What's the betting that the 'Eastenders' scriptwriter who allowed the archaic term 'eyetie' to sneak into the programme's script is a bloke in his 50s? I'll bet he never imagined he would draw the wrath of the racial righteous upon his head, with the term being damned as a 'racial slur'. Well, yes and no.
As old soldiers will know, in order to get large numbers of men ready to kill large numbers of other men without second thought, reflection, introspection or moral equivocation, it is necessary to pre-dehumanise the enemy. This is the kindest and most efficient way of doing things in the long term – you are not killing brothers but vermin. So wartime propaganda and military training invents derogatory terms and images for the enemy.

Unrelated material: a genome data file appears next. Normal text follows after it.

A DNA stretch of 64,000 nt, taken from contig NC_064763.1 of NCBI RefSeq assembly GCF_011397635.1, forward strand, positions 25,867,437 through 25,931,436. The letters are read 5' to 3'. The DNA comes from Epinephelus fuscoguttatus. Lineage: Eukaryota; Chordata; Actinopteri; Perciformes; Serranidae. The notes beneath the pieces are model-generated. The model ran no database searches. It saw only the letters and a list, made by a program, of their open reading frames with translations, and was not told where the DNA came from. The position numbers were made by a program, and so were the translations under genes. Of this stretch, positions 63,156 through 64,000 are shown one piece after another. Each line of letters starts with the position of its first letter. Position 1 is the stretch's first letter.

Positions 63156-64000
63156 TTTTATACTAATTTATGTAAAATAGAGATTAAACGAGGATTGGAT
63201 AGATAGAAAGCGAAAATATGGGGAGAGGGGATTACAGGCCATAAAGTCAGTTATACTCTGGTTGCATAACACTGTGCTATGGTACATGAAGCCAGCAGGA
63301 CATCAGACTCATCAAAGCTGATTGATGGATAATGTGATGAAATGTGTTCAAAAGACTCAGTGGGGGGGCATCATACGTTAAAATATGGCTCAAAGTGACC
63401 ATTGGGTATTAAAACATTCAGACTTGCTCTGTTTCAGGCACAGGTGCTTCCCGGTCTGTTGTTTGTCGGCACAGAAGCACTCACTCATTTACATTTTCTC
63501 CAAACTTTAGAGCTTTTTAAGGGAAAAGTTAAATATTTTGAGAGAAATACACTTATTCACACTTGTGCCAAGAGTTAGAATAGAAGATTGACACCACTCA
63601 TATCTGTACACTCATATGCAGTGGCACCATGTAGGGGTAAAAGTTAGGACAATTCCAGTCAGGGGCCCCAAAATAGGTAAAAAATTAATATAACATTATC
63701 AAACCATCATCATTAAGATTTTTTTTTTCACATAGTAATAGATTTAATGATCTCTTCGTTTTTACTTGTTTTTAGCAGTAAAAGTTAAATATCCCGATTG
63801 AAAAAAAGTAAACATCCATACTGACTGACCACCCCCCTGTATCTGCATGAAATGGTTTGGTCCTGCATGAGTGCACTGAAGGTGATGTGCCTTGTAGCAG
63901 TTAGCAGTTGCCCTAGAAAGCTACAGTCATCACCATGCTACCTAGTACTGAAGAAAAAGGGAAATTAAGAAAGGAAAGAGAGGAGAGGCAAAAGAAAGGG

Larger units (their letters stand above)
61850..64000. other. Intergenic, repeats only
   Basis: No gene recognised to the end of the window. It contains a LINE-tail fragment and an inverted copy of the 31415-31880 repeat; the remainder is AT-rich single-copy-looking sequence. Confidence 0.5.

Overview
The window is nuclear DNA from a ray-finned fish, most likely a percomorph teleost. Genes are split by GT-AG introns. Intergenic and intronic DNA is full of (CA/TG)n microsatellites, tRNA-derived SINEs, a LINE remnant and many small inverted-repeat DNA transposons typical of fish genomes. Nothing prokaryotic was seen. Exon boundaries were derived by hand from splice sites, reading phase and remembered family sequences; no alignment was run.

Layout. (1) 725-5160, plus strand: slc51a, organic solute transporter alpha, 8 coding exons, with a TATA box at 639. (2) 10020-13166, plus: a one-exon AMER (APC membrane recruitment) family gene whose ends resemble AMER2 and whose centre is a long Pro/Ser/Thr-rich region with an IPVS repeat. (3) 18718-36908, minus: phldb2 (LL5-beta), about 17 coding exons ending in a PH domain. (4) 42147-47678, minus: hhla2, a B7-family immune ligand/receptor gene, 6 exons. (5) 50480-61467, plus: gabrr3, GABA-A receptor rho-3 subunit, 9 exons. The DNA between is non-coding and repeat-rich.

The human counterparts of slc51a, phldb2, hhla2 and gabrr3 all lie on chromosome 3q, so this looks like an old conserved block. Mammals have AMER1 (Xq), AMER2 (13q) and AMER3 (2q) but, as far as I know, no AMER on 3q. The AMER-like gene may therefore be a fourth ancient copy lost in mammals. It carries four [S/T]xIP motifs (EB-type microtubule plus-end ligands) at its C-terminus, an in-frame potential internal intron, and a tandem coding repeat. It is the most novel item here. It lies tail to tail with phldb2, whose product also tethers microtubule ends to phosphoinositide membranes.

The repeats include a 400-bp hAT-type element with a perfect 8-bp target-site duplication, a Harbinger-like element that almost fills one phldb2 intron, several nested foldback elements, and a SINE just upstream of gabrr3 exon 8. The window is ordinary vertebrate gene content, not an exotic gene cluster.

Quite why these terms were still used in boys' comics up until the 1970s I'm not sure. But they were. Even though the poor eyeties by then were characterised as unwilling warriors, conscripted waiters ready to fall on their knees, wring their hands in surrender and cry 'Mamma Mia!' at the first sight of khaki. The Japanese became bandy-legged dwarves with buck teeth and milkbottle eyeglasses. Only the Germans remained lantern-jawed giants who could absorb vast amounts of lead in battle.
As a boy who grew up with these comics, you can no more remove these crude stereotypes from my brain than you can all the Saturday morning cinema 'B' reels of bare breasted African girls grinning like watermelons as they danced in formation with lots of stamping to give the cameraman maximum jiggle. Surely their donning Western clothes is cultural appropriation? Perhaps not.
We can pretty much learn not to use now the easy terms of our youth – including a Spanish mate who was quite happy to be nicknamed Spic from primary school – but the youngsters need to know we never, ever used them as 'racial slurs'. We just knew with absolute certainty from an early age that British people are superior to anyone else on the planet, and that we could use nicknames for other, lesser breeds with the gentle affection of an indulgent master.